Commentary, Opinion

Kamala Harris’ refusal to be interrupted sets an empowering example for women

Kamala Harris, the Democratic nominee for Vice President of the United States, faced off against current Vice President Mike Pence in the vice-presidential debate on Oct. 7. Harris is a woman of colour and the daughter of Indian and Jamaican immigrants. When facing constant interruptions from her Republican counterpart, Harris sent a powerful message to young girls and experienced women in academia alike: Women must be heard and taken seriously. Harris demonstrated that she is a strong who will not tolerate men interrupting her by using the phrase, “Mr. Vice-President, I’m speaking,” every time Pence tried to interrupt her. By invalidating Pence’s constant interruptions, Harris showed that disrespecting women in professional settings must end. 

In contrast to Pence’s attempts to derail the conversation, the phrase “I’m speaking” served as a respectful way for Harris to assert herself. While some took to social media to call the repetition of the phrase to be obnoxious, it was its constant iteration that gave it so much power. “I’m speaking” was an inoffensive way for Harris to regain control without catering to the stereotype that women are overly emotional. A double standard undeniably exists between men and women in politics: When male politicians get angry, society characterizes them as tough and decisive, but when female politicians show any emotion, they are criticized for being too emotional. A 2019 study by Georgetown University showed that 13 per cent of Americans believe that men are better emotionally suited for politics than women. During the debate, Harris asserted herself in a way that did not further perpetuate this stereotype.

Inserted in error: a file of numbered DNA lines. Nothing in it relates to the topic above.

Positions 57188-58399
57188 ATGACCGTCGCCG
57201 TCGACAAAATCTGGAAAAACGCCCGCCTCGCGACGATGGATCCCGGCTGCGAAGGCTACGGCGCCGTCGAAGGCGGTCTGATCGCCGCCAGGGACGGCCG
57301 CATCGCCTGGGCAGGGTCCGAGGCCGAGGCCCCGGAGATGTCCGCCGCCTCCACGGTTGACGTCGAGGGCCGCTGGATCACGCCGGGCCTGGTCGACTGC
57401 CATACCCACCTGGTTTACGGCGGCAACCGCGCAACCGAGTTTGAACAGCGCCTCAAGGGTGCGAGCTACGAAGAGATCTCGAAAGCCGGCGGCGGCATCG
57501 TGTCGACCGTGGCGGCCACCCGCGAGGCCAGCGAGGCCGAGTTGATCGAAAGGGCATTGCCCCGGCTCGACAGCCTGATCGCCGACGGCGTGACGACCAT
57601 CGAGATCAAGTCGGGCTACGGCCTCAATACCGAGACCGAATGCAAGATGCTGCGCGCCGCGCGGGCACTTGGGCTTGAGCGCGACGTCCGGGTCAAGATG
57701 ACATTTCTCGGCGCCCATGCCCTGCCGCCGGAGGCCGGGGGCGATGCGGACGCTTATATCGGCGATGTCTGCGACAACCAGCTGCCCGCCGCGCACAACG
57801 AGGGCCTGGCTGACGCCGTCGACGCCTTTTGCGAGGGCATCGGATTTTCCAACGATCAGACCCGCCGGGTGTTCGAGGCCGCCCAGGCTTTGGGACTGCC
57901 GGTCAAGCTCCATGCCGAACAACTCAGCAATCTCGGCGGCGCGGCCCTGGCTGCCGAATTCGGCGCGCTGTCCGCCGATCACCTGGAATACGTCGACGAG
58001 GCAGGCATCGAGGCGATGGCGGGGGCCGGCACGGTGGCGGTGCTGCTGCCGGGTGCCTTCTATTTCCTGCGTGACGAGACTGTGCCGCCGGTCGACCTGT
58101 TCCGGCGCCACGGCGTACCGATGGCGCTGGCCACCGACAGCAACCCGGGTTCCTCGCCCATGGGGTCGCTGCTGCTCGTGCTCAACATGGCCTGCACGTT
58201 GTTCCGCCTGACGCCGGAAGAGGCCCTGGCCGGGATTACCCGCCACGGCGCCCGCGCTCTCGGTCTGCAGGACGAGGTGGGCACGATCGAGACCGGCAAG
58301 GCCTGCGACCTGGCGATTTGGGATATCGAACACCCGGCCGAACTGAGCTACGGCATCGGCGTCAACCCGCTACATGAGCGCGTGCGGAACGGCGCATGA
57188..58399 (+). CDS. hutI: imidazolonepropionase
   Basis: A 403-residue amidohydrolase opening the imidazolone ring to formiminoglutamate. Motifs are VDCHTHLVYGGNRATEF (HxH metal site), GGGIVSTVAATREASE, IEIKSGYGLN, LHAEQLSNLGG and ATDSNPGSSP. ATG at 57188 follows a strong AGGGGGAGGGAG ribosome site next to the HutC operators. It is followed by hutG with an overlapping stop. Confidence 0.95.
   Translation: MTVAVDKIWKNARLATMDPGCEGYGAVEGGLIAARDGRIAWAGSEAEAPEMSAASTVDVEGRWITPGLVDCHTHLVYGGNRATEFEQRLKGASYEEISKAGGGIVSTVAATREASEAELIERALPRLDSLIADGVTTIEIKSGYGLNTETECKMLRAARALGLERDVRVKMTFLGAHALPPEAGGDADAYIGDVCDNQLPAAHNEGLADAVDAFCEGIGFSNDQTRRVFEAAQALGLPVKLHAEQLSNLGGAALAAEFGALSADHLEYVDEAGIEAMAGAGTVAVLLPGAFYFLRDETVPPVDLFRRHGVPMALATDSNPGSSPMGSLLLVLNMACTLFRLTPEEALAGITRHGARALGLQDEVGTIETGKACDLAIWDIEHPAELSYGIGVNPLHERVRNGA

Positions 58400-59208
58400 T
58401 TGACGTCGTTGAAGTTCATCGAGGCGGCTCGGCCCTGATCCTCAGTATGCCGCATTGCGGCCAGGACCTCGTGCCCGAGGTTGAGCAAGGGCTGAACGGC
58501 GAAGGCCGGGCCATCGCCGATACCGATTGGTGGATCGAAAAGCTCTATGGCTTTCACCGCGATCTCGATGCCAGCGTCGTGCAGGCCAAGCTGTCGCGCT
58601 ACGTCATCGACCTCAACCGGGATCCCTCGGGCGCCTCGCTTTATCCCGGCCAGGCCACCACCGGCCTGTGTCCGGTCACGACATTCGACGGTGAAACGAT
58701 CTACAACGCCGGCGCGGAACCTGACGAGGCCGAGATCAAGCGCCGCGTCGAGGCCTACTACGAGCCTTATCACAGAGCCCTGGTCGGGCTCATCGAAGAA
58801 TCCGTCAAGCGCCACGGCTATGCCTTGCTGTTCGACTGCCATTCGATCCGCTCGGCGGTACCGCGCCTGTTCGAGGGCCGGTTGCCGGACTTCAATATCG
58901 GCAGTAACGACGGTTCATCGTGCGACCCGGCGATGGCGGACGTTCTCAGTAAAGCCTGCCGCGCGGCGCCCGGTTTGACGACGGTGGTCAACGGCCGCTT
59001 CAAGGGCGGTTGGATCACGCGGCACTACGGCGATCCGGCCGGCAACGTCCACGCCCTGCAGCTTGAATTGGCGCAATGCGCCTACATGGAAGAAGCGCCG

The way Harris firmly managed ill-mannered behavior from Pence set a stellar example of a woman standing her ground for women in all disciplines, especially in politics, where young girls do not often see themselves represented. Representation is key to encouraging more women to become involved with politics. Research shows that as female politicians gain more seats in the U.S. House and Senate, more women plan on running for office. This positive feedback loop holds true in Canada as well. Seeing women publically stand up to mistreatment from men empowers young girls to stand up for themselves and shows them that they should not tolerate disrespect. At school, women hesitate to speak up when they are being spoken over. Interruptions in class discussions, work settings, and personal lives are constant hindrances to women every day. 

Women at McGill are no exception to being interrupted by men. Whether in conferences or in class, some women feel that they have to justify their place at McGill, despite having earned their spots. While this is common in discussion-based fields like political science, such experiences worsen in other male-dominated fields, such as engineering. A study co-written by Brian Rubineau, an associate professor in the Faculty of Management, found that many female engineering students are pushed out by a hyper-masculine culture in which women are regarded as less intelligent. 

Female politicians are faced with multiple obstacles, but for women of colour, these barriers are exacerbated. Harris’ confidence and resilience shows the world that she knows she deserves the space and platform she has worked her entire life to claim, and that she will not allow anybody to take that away from her. Women in academia deal with this every day, and constantly have to prove that they deserve to be there alongside men who take up more than their fair share of speaking time. Harris’ words resonated with many women, and, hopefully, men too will learn to make space for women’s voices. The act of interruption is not always malicious, but when directed by men towards women in such a context, is invalidating in a way that men will never experience. As women like Harris work to have their voices heard, men need to start listening. 

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